ת"ר (שמות כג, ה) כי תראה יכול אפי' מרחוק ת"ל כי תפגע אי כי תפגע יכול פגיעה ממש ת"ל כי תראה ואיזו היא ראייה שיש בה פגיעה שיערו חכמים אחד משבע ומחצה במיל וזה הוא ריס
The Sages taught in a baraita: It is written: “If you see the donkey of him that hates you collapsed under its burden…you shall release it with him” (Exodus 23:5). I might have thought one is obligated even if he sees the animal from a distance; therefore the previous verse states: “If you encounter your enemy’s ox or his donkey going astray, you shall return it to him” (Exodus 23:4). If the Torah had written only: “If you encounter,” I might have thought that one is obligated to unload the burden only if there was an actual encounter; therefore, the verse states: “If you see.” And what is seeing in which there is an element of encounter? The Sages calculated it as one of seven and a half portions, i.e., two-fifteenths, of a mil, and that is the measure of a ris.
תנא ומדדה עמו עד פרסה אמר רבה בר בר חנה ונוטל שכר:
It is taught in a baraita: After loading the burden onto the animal, one walks with it up to one parasang [parsa] to ensure that the burden will not fall again. Rabba bar bar Ḥana says: And he takes remuneration for accompanying the animal, as that is not included in the mitzva.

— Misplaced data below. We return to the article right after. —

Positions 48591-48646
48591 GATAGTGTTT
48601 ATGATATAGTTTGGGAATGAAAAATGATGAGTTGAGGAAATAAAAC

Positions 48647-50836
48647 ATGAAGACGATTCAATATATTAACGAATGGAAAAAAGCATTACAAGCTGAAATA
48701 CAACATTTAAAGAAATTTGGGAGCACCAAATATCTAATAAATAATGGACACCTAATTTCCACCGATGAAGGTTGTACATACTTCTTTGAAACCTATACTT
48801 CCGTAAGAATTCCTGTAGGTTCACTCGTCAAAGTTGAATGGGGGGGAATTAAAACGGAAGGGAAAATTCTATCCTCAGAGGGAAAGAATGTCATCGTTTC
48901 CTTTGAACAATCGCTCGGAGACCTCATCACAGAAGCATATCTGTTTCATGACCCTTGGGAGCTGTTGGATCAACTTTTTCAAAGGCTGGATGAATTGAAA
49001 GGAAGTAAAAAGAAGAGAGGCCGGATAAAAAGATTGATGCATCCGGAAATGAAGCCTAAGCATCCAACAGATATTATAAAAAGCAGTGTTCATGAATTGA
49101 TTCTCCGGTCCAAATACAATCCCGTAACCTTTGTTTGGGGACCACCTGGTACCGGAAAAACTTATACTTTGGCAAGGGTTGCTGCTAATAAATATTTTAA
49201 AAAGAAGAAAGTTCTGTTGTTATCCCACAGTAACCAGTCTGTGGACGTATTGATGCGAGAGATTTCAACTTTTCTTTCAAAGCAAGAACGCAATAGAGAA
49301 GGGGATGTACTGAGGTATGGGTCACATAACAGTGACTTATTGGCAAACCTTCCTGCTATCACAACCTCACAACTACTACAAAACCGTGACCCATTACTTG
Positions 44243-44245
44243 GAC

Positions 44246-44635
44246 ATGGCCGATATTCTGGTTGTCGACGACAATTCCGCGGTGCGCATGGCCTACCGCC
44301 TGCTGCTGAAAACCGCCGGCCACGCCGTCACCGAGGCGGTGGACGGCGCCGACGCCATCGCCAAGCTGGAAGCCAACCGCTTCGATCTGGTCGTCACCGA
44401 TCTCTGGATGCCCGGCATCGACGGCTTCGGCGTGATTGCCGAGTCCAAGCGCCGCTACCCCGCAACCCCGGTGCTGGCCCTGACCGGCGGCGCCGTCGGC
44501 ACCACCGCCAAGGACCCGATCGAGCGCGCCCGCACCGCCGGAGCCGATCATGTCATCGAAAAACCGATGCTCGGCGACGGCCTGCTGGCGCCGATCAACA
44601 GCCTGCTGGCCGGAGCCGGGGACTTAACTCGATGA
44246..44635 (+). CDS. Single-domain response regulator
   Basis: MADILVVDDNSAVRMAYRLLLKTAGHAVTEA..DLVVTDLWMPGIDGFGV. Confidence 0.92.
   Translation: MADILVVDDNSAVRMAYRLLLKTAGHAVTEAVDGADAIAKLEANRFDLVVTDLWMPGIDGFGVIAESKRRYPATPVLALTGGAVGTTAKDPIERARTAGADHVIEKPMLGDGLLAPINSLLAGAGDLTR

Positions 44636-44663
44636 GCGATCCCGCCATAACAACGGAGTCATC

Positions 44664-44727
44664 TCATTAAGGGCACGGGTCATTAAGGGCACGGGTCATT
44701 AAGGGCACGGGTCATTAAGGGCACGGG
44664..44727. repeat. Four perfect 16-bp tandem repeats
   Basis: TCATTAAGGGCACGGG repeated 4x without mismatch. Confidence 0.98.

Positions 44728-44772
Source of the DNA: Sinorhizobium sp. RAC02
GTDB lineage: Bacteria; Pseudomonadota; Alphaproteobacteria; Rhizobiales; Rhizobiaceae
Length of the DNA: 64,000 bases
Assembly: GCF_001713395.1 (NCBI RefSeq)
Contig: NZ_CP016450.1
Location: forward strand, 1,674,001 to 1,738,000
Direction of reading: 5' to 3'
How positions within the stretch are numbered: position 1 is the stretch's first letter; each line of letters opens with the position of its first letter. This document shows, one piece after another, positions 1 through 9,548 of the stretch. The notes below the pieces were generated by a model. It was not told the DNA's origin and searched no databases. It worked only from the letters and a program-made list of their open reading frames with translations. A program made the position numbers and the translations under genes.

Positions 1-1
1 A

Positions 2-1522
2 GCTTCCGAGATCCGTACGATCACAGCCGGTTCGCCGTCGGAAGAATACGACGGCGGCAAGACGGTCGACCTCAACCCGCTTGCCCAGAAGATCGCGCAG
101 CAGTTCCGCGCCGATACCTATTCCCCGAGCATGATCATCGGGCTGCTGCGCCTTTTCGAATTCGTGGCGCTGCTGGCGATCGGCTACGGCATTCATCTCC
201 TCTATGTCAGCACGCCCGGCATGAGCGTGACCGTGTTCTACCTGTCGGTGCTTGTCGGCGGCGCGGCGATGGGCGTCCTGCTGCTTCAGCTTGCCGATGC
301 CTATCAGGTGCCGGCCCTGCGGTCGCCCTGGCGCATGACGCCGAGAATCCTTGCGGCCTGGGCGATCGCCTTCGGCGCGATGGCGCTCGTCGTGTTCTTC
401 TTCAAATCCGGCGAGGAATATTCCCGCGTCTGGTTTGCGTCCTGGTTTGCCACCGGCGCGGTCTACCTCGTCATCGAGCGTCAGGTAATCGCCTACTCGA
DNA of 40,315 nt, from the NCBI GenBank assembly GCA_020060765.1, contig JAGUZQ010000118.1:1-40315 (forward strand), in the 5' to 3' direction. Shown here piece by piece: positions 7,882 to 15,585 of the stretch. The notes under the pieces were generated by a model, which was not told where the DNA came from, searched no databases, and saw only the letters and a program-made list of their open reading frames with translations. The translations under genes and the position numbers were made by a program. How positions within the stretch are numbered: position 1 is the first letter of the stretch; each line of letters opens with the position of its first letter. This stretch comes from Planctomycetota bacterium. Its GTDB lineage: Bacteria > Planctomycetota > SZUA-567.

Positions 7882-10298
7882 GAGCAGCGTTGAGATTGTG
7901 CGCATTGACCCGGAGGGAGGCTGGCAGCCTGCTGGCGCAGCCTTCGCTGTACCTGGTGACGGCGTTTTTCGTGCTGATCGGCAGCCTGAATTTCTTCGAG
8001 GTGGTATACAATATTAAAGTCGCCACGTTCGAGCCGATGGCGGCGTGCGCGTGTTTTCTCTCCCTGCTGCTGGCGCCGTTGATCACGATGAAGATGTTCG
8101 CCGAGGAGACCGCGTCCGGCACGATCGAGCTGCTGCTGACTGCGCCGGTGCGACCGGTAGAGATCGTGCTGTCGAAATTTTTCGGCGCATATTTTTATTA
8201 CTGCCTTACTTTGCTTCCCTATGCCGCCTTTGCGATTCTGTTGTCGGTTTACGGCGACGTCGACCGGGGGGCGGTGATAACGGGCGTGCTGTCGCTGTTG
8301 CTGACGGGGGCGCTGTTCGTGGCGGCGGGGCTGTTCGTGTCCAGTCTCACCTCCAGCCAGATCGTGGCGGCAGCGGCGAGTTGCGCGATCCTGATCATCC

מתני׳ אבדתו ואבדת אביו אבדתו קודמת אבדתו ואבדת רבו שלו קודם
MISHNA: If one finds his lost item and his father’s lost item, tending to his own lost item takes precedence. Similarly, if one finds his lost item and his teacher’s lost item, tending to his own lost item takes precedence.
אבדת אביו ואבדת רבו של רבו קודמת שאביו הביאו לעולם הזה ורבו שלמדו חכמה מביאו לחיי העולם הבא ואם אביו חכם של אביו קודמת
If one finds his father’s lost item and his teacher’s lost item, tending to his teacher’s lost item takes precedence, as his father brought him into this world, and his teacher, who taught him the wisdom of Torah, brings him to life in the World-to-Come. And if his father is a Torah scholar, then his father’s lost item takes precedence.
היה אביו ורבו נושאין משאוי מניח את של רבו ואחר כך מניח את של אביו היה אביו ורבו בבית השבי פודה את רבו ואחר כך פודה את אביו ואם אביו חכם פודה את אביו ואח"כ פודה את רבו:
If his father and his teacher were each carrying a burden and he wants to assist them in putting down their burdens, he first places his teacher’s burden down and thereafter places his father’s burden down. If his father and his teacher were in captivity, he first redeems his teacher and thereafter redeems his father. And if his father is a Torah scholar, he first redeems his father and thereafter redeems his teacher.